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Jean Piaget effectively started the "cognitive revolution," assessing his own children and the answers children supplied in tests. He found clues in children's wrong answers which led him to a clinical method of observation and flexible questioning. Children have, he perceived, an inborn ability to adapt to their surroundings.
As a result of his research, his theory of cognitive development has four different stages which can be applied universally. In the first stage - The Sensorimotor stage - infants (up to 2 years old), who begin life with basically random behavior, become goal-oriented. From chance associations, babies learn to reproduce enjoyable results.
Between the ages of 2 and 7 years, although logical thinking is not yet developed, children begin to use recall rather than physical representations and their system of symbols develops; for example, a child who wants ice-cream now remembers the taste and does not need a physical prompt. This is the Preoperational stage. The sensory cue is sufficient. This also means that language and imagination develop rapidly in this stage. Toys become representative of reality - playing house, making pretend tea, having a picnic with teddy bears and dolls, and so on.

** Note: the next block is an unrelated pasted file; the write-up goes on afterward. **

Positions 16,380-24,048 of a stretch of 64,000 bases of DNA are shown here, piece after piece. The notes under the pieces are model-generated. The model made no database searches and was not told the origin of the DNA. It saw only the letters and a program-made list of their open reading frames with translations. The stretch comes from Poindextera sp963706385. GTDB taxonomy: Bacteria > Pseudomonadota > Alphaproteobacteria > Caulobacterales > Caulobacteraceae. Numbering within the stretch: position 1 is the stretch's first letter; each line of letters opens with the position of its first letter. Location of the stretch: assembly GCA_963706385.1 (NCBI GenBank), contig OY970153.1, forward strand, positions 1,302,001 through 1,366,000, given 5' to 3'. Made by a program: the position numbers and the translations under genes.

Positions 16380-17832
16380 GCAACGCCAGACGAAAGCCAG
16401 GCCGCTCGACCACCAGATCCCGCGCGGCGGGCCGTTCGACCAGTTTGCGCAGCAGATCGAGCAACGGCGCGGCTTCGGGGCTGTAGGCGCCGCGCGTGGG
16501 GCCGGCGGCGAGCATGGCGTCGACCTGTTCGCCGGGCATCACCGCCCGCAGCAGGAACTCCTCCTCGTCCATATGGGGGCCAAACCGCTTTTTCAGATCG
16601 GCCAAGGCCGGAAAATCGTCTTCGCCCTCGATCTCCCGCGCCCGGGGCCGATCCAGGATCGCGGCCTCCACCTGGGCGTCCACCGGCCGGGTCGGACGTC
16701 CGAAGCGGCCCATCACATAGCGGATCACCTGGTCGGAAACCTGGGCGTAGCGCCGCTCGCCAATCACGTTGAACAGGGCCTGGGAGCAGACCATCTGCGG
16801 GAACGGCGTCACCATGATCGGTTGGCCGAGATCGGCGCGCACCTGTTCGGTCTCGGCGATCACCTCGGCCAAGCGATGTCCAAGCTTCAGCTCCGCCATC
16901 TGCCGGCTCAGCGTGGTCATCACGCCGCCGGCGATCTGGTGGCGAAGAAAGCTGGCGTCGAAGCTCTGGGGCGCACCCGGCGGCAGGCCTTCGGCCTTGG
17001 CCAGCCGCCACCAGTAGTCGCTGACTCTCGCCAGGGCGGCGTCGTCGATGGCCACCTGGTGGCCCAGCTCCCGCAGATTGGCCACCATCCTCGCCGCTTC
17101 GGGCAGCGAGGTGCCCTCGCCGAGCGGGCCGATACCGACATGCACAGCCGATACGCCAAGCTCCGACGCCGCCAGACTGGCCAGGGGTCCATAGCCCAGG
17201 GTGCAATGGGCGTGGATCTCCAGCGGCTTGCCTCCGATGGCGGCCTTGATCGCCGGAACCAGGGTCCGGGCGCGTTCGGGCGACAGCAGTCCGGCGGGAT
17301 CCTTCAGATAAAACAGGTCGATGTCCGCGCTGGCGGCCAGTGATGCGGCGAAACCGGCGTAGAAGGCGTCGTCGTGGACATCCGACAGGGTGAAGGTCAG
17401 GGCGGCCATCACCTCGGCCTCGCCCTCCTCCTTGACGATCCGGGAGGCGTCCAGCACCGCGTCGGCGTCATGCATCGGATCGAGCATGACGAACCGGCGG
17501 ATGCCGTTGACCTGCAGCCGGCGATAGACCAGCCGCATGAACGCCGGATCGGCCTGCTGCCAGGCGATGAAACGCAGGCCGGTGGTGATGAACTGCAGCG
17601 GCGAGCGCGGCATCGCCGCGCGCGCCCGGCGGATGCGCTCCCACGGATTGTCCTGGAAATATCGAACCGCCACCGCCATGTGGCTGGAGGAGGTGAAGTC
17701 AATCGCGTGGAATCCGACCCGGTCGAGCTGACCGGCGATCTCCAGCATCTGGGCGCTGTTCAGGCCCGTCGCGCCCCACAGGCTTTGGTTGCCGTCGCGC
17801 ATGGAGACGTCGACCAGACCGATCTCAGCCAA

Logical connections follow and between about 7 years of age and 11 children solve problems concerning actual events or difficulties. This is the stage of Concrete Operations. Provided that they represent tangible things, they can solve problems like, for example, finding their own way to school (within reason) and understanding distances between places.
Once entrenched, children can begin thniking abstractly and from about 11 years of age through adulthood the Formal Operations stage is apparent. Options and possibilities become part of the thinking process and hypothetical situations and abstract concepts become part of reasoning.
3. Concrete operations
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